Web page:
In business however, it takes on a very different perspective. At every level of management, negotiating is an important part of the job. For those of us involved in dedicated buying and selling roles, it is our job! Above all else, our negotiating ability is the one skill that can set us apart; it can mean the difference between a very successful and a very ordinary career.
Popular opinion tells us that it must be more than just a special birthright too. Although a dose of charisma certainly goes a long way, truly high-performance negotiators only get to the top through learning, practice, and a lot of dedication. That's right, professional negotiators aren't born, nor are they delivered by the stork wrapped up in a ready-made deal sheet. They need to do the hard yards. If they are to be successful, they need to invest whatever time and energy it takes to get there.
But as always, there are two sides to the story. There are probably just as many non-believers out there. For everyone who accepts that negotiating expertise is a method that can be systematically taught, it seems there is another who remains adamant that there is no such formula. Instead, they believe that the ability to persuade others is the domain of the chosen few, those who were born with a genetic gift - some sort of persuasive magic. It poses the question... METHOD or MAGIC?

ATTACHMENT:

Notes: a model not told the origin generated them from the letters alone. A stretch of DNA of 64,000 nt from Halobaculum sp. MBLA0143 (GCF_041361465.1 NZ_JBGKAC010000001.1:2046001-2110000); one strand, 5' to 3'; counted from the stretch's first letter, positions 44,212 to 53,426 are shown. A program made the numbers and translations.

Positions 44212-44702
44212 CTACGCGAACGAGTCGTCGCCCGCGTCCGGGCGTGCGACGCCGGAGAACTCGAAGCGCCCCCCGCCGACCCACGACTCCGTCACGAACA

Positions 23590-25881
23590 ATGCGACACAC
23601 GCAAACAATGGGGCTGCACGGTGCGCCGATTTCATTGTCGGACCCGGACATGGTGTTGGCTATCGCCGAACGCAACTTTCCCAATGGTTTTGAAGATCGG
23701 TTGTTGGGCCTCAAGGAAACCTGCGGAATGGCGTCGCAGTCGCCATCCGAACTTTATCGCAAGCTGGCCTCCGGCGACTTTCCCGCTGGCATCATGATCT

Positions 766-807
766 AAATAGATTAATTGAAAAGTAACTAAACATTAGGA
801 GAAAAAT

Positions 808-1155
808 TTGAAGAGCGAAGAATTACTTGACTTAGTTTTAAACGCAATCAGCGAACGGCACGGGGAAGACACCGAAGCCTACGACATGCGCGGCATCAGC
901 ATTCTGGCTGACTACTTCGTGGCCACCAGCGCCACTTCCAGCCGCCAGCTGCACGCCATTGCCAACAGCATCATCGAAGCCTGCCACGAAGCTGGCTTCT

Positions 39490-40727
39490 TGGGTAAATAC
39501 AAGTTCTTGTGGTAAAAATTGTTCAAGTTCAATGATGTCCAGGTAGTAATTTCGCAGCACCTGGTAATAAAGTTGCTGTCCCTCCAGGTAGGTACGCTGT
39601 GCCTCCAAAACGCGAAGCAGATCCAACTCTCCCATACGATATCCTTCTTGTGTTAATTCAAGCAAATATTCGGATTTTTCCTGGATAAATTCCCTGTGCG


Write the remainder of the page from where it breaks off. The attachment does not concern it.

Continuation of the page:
In my live training sessions, I use a simple chart to present a four-part model in search of the answer. The first two are the 'understanding' factors. These are the variables - the specific things we need to understand about the particular negotiation at hand... for example, what we need to know about the nature of the proposition to determine the style of our negotiation, and what we need to understand about the range of likely outcomes to determine the steps in the process. I guess this represents the 'method' involved.
The 'Understanding' Factors (preparing the proposition for the people):
Style - preparing the information, doing the homework
Process - preparing the steps, determining the strategy
The second two are the essential communications 'skill' sets. These are the constants - those interpersonal tools of ours that we need to keep sharp and ready to roll out in any negotiation... for example, our ability to intuitively read and deal with the people and relationship issues, and to effectively employ the appropriate interactive selling and presentation techniques. I guess this is the 'magic' component.
The 'Skill' Factors (preparing the people for the proposition):
Relationships - the people skills
Presentation - the dialogue skills
As we work our way through each of these quadrants via a case study or two, it very quickly unfolds that to be good at this business of negotiating, we need to accept that there is both method and magic involved, and that we need to get both right.
Yes, if you are to genuinely acquire this so-called knack of negotiating, there is no short cut. The right combination - this fastidious blend of homework and footwork - is your only answer... and, and if you're to be consistent with it, you'll need to work hard at honing your skills. You can be sure that whoever sits across the table from you is working on theirs.